2012-06-21 / News

Passageway built below toll plaza

Tunnel will allow workers to get to other side safely

Aidan, 8, the son of RITBA Chairman David Darlington, stands in the newly built tunnel under the toll plaza. The passageway will be finished soon, and will offer a safe way for workers to get from one side of the plaza to the other. 
PHOTO BY MARGO SULLIVAN Aidan, 8, the son of RITBA Chairman David Darlington, stands in the newly built tunnel under the toll plaza. The passageway will be finished soon, and will offer a safe way for workers to get from one side of the plaza to the other. PHOTO BY MARGO SULLIVAN Boston had the Big Dig. Now Jamestown has the Little Dig.

When the Rhode Island Turnpike and Bridge Authority decided to launch open-road tolling at the Newport Bridge this summer, the construction plans also had to include a safe way for workers to go back and forth between the office and the toll booths. David Darlington, chairman of the authority’s board of directors, said the answer was to build a tunnel under the toll plaza.

Above ground, passersby have been able to see construction workers on the job for weeks, tearing up roadway, demolishing the middle tollbooths and gates at the bridge, and replacing the old booths with an overhead openroad tolling canopy.

But all along, another part of the job – the building of the tunnel – has been happening underground and out of sight.

Now, the tunnel is done, except for a few finishing touches. When motorists pass through the toll plaza, they will drive over a 215-foot-long tube, though most of them will probably never know Jamestown’s secret underground passageway exists.

The tunnel was built for one reason, Darlington said. “It was built to get our workers to the other side of the toll plaza.”

Now that open-road tolling is here, crossing the toll plaza will be too dangerous due to the fact that cars and trucks will be cruising along at 40 mph.

The finishing touches on the tunnel will require about two more weeks to complete, but workers began using it Monday, Darlington said.

Late last week, construction workers were applying a clay material – called sodium bentonite – on the floor before pouring the final layer of concrete.

Over the next couple of weeks, workers will install electrical wiring, permanent lights, fire alarms and carbon monoxide detectors. The tunnel will also have cameras.

The tunnel is 8 feet high and 5 feet wide. Darlington compared it to a culvert. On a tunnel tour last week, Darlington explained that it consisted of sections which workers fit together, packing the seams with a foam-like waterproof material.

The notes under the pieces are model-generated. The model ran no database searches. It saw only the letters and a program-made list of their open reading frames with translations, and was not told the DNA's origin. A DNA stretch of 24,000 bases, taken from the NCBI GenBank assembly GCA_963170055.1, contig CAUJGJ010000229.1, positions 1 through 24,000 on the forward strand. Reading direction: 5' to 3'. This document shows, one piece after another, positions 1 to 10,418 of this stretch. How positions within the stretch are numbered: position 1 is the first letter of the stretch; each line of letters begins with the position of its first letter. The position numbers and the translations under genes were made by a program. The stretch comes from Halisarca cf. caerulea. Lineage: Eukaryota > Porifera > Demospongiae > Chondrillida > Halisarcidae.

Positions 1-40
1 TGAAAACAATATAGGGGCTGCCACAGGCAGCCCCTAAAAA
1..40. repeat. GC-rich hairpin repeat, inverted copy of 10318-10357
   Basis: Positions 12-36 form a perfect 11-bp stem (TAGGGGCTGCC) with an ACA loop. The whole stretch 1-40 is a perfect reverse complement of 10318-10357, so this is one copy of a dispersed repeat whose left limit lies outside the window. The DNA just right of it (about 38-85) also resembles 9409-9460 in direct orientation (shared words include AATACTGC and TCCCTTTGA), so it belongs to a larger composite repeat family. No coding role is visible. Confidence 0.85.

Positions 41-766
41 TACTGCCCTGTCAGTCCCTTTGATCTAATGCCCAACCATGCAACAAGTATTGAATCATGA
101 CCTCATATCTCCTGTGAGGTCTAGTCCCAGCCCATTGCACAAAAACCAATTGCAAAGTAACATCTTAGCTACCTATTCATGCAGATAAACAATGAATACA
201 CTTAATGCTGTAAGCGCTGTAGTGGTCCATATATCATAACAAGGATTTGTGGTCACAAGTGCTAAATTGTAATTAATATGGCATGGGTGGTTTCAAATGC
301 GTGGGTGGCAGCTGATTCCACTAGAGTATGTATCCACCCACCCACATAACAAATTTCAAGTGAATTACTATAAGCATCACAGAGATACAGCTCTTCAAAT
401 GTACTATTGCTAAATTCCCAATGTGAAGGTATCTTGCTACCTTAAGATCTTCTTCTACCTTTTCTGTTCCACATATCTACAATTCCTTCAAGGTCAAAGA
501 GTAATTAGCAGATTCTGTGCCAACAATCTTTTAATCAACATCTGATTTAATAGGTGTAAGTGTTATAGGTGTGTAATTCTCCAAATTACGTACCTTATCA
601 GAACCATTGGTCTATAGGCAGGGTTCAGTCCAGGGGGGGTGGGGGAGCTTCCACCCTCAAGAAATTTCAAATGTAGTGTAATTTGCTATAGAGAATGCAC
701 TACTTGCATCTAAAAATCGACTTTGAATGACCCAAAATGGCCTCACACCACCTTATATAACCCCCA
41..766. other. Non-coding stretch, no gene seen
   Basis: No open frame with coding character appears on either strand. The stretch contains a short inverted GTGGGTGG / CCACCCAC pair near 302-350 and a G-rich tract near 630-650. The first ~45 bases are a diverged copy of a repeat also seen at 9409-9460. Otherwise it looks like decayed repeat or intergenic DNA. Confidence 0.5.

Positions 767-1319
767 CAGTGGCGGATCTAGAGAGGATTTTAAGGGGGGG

If water should enter the tunnel, the foam will, in effect, explode and create a seal around the water. The tunnel also has a hook-up for a sump pump, in case water should enter. The tunnel is sitting in the water table.

Darlington pointed to a line about 4 feet from the floor and said that was the water-table mark. “So,” he said, “you’re standing in 4 feet of water.”

Darlington said he had been concerned about water flooding the tunnel, but the engineers assured him that would not happen. Boston’s Big Dig, in fact, provided the engineering model for Jamestown’s tunnel.

Building the tunnel and the open-road-tolling system did not cost RITBA anything. The cost is being paid by Vion Inc. of Atlanta. The company was selected during a bid process, and Vion will collect fees and penalties from drivers who fail to pay the toll.

The fees and penalties are still being negotiated but will be announced soon, Darlington said. Currently, motorists who go through the E-ZPass gate without paying are fined $10 initially. If they fail to pay within 14 days, the fine jumps an additional $75.

Darlington said he doubted the new fines and penalties would go higher than the $85 that drivers could incur now, but that’s not definite.

Violators will not cost the authority anything, Darlington said. As part of the deal, Vion will pay RITBA $4 for every car that goes through the toll plaza without paying.

Darlington said open-road tolling was a necessity at the bridge due to public demand.

“People assumed E-ZPass meant easy passage,” he said. “It really means easy payment.”

The system has streamlined and improved toll collection, he said. When RITBA used tokens, many drivers went through the tollbooths but didn’t pay. Now, 90 percent of the drivers use E-ZPass. Darlington said 80 percent have the Rhode Island E-ZPass and 10 percent have an E-ZPass issued by another state.

People who don’t have E-ZPass still pay cash at the gated tollbooths. The cash booths are located at both far ends of the toll plaza. But most people do use E-ZPass, and they expect less of a delay at the tolls plaza as a result of buying the transponder. Ultimately, RITBA had to meet those expectations.

“Perceptions are reality,” he said. “We’ve had many, many, many requests for not having to stop at the gate.”

That’s why RITBA went out to bid last fall on a “public-private partnership,” Darlington said, to finance the construction of openroad tolling in the center of the plaza, where four toll booths used to sit. Vion chipped in $4.5 million for “all these improvements,” he said, and hired Site Resources to do the construction, including the tunnel.

At one point, authority officials considered building two offices – one on each side of the toll plaza – to avoid having workers cross in front of traffic. But that solution would have meant running two operations out of two buildings and wasn’t practical. So the tunnel became the answer.

“We’re thinking of changing our name,” Darlington quipped. “We’re the Rhode Island Turnpike and Bridge Authority, but we don’t have a turnpike.” Now that the tunnel’s a reality, he joked, it’s been suggested RITBA could stand for the Rhode Island Tunnel and Bridge Authority.

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